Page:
To this flattering introduction the General gracefully bowed his acknowledgements, and stepping forward to the iron railing and looking down for a moment attentively on the people, said:
My friends of West Virginia It gives me great happiness to be here among you. I came from far away in the Eastland in the West, where I have been speaking for Curtin and Brough. I have been trying to do something for the cause which I hope you have at heart the cause of this great country the cause of humanity the cause of liberty. I did not come to freshen your memory of myself, nor of any part that I have taken in the great contest for the Union, however grateful I may feel for what has been said by way of introduction, and for the cordial and kind way in which you have received that introduction. I honor the people of West Virginia I honor this new free State, and I honor this city, now so well known over the country for her noble stand in this rebellion. Your city deserves forever to be remembered among those cities of other days and other nations that have preserved freedom. She will live in history along with St. Louis and Baltimore and those places in the Slave States that did not go into rebellion against their country. Here it was in West Virginia that this war was opened. Here the gallant Rosecrans won his laurels; here the heroic Fremont made his great march; here the brave Milroy endeared himself to the country. The rebellion first spent its fury upon you, and you nobly resisted it. To-day you have more soldiers in the field in proportion to your population and the circumstances surrounding you, than any State in the Union. I honor such a people, and the country, too, honors and admires you. I have had the troops of West Virginia under my command I know well your gallant 2d and 2d and 9th regiments. No better soldiers are in the army of the Union. They are always ready to meet the point of danger. I know too your 1st Virginia cavalry, one of the most vigilant and serviceable commands in the army. I would honor also to-night the battery once so gallantly led by the lamented Capt. Buell. You have for these two years and a half borne a noble part in the war.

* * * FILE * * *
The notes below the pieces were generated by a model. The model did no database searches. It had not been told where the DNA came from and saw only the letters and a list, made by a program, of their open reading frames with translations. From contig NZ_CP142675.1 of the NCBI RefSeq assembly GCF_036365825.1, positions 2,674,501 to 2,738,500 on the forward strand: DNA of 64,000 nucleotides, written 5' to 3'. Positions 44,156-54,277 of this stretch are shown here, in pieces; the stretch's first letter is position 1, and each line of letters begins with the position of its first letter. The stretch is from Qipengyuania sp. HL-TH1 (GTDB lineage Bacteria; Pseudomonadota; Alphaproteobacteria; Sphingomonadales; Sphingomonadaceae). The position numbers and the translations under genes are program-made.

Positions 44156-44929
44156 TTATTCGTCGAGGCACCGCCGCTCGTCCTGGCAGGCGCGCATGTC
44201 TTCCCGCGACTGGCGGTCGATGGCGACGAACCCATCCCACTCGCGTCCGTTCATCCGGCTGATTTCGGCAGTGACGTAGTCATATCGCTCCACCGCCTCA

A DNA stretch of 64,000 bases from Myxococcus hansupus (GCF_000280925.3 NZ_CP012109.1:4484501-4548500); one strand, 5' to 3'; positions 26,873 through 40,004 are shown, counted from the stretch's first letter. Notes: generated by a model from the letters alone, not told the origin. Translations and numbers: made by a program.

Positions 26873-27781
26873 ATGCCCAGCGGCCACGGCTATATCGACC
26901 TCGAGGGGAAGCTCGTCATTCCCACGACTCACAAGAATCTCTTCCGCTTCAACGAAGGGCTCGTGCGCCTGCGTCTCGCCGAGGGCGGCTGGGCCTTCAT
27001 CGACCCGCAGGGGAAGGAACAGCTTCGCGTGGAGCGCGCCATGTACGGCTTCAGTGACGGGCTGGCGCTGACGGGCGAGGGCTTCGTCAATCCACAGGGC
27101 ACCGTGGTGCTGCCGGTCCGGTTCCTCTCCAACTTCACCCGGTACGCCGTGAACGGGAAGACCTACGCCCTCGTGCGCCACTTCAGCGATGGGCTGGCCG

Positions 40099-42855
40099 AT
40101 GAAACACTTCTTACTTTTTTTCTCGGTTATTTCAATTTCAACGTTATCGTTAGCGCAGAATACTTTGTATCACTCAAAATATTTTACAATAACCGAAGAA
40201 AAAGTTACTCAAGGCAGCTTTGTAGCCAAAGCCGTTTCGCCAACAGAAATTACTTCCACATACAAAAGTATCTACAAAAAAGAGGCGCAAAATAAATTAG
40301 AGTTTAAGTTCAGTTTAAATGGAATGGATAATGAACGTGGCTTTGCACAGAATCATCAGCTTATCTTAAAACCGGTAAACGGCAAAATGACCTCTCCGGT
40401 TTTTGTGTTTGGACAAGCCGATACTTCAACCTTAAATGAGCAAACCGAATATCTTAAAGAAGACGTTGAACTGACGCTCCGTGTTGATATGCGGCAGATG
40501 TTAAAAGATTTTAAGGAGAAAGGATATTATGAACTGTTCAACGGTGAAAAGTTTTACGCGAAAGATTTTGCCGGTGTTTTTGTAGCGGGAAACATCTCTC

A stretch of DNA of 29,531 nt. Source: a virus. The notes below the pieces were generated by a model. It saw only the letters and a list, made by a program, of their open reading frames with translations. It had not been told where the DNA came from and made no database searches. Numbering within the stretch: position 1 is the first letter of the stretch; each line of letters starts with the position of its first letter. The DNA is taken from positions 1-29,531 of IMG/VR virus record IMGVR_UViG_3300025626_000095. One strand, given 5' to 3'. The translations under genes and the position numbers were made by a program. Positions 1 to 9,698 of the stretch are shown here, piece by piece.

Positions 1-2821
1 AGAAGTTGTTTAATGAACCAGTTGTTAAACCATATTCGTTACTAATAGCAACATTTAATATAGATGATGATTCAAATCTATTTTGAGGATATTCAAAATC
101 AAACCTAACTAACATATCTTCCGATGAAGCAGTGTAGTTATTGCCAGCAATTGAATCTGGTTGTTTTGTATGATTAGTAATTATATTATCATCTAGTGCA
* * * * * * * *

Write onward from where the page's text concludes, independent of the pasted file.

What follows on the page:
This war, men of West Virginia, although not a war for States, is eminently a war on your behalf. You are on the border. Here is to be the line the rebels propose to run. You are to be saved from the horrors of being a border a ground of contention an uncertain spot a bloody field of strife forever. You have a peculiar interest in the salvation of the Union unbroken. Its destruction has no future for you but of desolation and depopulation.
My friends, this is a sacred war a war waged for the last hope of man. It is a war between freedom and slavery between humanity and inhumanity between progress and barbarism. Loving freedom as I did in my fatherland, and having long known and felt that division and discord was weakness and despotism, I shrink from the thought of seeing my adopted country divided and made the prey of tyrants. The same great battle for the onward march of freedom is being fought in America new that has been repeatedly fought in the old world; the same that was fought in England under Charles I in France under Louis XVI in Germany during the thirty years war. It is the same that was fought in Switzerland when the Southern cantons of that now happy land rebelled. It is the same that was lately fought in Italy under the lead of Garabaldi, who broke down the tyranny of the Kingdom of Naples and drove out the hated Bourbon. The rebellion is the Naples of America. There can be no liberty no composure no peace, until it is crushed.
My friends this is the same war of 1776. This nation then went to war to establish the rights of man. She is now at war to maintain them. It is not a play thing to put down such a rebellion as this. I am afraid we do not all see the full extent of the dangers that threaten us, and although it may not be policy in me to point them all out, yet we should not deceive ourselves in regard to what may be in the future. This great republic, where all of us have so long been free and happy and prosperous, is threatened with more dangers than one. Look at England look at France look at Mexico look at Jeff Davis look at the Copperheads in our midst. All are working to the same end; all are in unison to destroy this great and good government. What means the coming of Maximilian, a scion of the tyrant house of Hapsurg to Mexico? Does it mean liberty? No; it means white slavery, just as Jeff Davis rebellion means black slavery. Napoleon who has destroyed the liberties of France now threatens ours. Perfidous England, who never does anything boldly or openly, is secretly at work in alliance with the Cotton planters of the South. She is at the head of the scheme for establishing Maximilian in Mexico.